One of the exercises, with a single fence, I recognised, and it was reassuring to see this, and interesting to hear Mark’s many uses for it. Involving just one fence you ride figures of eight over the fence. This means you are almost constantly on a circle, and changing direction over the fence. I always remember having it drummed into me for both jumping and flatwork that riding on a bend or circle gives better balance, especially for younger horses, hence using the corners of a dressage arena to re-establish or re-affirm balance. Mark went on to explain that turning your head and shoulders, without leaning, will aid a horse in landing on the correct leg, as well as opening the rein over a fence.
After these exercises Mark moved on an ‘S’ bend exercise involving three fences on a snaking line to illustrate the need for riders to be looking for the next fence, and asking for a change in the landing leg. Then it was onto a straightforward grid line exercise.
The riders for this session were fascinating to watch. David Doel made the exercises look as easy as a Sunday hack, and Kitty King rode beautifully on what is in essence a pretty green horse, I reckon her lower leg was glued in place.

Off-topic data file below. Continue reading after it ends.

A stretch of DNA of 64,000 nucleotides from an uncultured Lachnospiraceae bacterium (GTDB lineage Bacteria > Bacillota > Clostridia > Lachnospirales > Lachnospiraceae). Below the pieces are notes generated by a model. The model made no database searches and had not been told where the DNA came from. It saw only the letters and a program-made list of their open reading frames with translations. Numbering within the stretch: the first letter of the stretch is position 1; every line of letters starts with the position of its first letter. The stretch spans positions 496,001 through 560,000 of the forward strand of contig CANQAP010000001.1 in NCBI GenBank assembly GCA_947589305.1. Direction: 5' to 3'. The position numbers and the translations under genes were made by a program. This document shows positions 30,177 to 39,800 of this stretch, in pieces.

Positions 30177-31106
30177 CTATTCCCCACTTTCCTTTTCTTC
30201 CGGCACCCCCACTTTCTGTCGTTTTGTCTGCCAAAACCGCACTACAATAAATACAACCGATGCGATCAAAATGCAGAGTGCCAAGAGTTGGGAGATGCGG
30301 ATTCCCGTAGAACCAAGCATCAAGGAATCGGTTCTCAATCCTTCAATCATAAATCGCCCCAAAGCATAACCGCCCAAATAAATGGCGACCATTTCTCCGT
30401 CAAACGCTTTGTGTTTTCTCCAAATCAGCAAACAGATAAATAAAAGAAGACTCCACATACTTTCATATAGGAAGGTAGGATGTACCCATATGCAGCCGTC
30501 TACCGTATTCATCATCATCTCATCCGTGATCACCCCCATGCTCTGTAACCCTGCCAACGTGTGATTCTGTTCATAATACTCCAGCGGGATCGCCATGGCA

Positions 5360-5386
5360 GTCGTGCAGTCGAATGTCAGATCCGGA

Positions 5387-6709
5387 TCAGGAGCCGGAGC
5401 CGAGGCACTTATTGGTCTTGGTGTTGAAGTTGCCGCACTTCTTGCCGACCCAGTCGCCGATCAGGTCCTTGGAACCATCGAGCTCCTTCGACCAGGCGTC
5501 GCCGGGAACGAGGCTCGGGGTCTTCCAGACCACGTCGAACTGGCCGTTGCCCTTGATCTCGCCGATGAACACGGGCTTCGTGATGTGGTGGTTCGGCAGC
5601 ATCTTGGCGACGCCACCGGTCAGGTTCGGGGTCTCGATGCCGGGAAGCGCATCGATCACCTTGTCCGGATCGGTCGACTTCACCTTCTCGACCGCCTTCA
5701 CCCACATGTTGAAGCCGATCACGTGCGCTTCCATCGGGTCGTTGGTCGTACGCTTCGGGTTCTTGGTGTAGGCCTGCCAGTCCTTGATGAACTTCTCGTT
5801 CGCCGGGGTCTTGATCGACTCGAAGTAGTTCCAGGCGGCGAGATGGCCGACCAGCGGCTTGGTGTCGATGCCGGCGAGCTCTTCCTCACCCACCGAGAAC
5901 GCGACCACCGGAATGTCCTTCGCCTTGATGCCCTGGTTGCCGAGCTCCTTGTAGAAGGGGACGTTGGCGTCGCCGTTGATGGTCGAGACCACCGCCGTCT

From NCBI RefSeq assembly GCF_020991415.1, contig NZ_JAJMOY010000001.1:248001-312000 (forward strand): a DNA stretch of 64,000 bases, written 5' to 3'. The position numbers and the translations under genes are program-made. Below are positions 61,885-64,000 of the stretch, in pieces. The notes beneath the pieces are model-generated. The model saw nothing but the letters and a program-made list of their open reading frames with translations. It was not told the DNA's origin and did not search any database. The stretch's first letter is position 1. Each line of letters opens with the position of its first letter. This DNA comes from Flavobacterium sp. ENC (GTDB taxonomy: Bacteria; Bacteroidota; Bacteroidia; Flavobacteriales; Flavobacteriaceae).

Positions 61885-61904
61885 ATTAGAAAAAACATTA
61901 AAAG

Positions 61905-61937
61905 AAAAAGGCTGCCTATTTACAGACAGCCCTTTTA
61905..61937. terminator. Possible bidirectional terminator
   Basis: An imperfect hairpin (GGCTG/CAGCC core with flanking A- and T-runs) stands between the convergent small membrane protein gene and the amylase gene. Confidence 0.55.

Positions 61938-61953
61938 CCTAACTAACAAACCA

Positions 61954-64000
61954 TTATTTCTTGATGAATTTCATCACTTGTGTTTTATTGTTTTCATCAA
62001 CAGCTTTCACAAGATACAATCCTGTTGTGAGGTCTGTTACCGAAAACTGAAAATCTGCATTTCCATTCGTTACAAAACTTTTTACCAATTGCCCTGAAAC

|Mike Etherington-Smith & David O’Connor Go Head To Head In The Hartpury Arena|
The Cross Country session I found particularly fascinating. It was staged as essentially course designer pitched against team coach – course designer sets the question, team coach teaches the solution. So who better to to have run this session but US Team Coach, David O’Connor, and course designer extraordinaire, Mike Etherington-Smith.
|Walk Past A Ditch for Familiarisation Not Towards It|
The three riders for this session were, Caroline Powell riding a fabulous chestnut horse wearing a Micklem bridle (William Micklem was in the audience too), and a horse David was keen to take home. Caroline was accompanied by Mille Dumas & Neil Spratt.
The two main exercises revolved around a water tray (representing a ditch), with a skinny either side of it, jumping straight on, on an angle etc., and then also a pair of open corners. With 3 experienced riders and horses, this session went pretty much to plan, but here is a quick run down of a few interesting pearls of wisdom from David O’Connor:
- Always use flags when training on skinny fences, horses recognise these and will hunt for the next fence once established.
- Bad experiences with ditches can ruin a horse for eventing, more so than water complexes will.
- Walk horses past things to familiarise them, rather than walk them towards it. (eg. ditches)
- Use a low pole over a water tray when training, it encourages a proper jump and better shape over the fence. (particularly useful when used in a combination)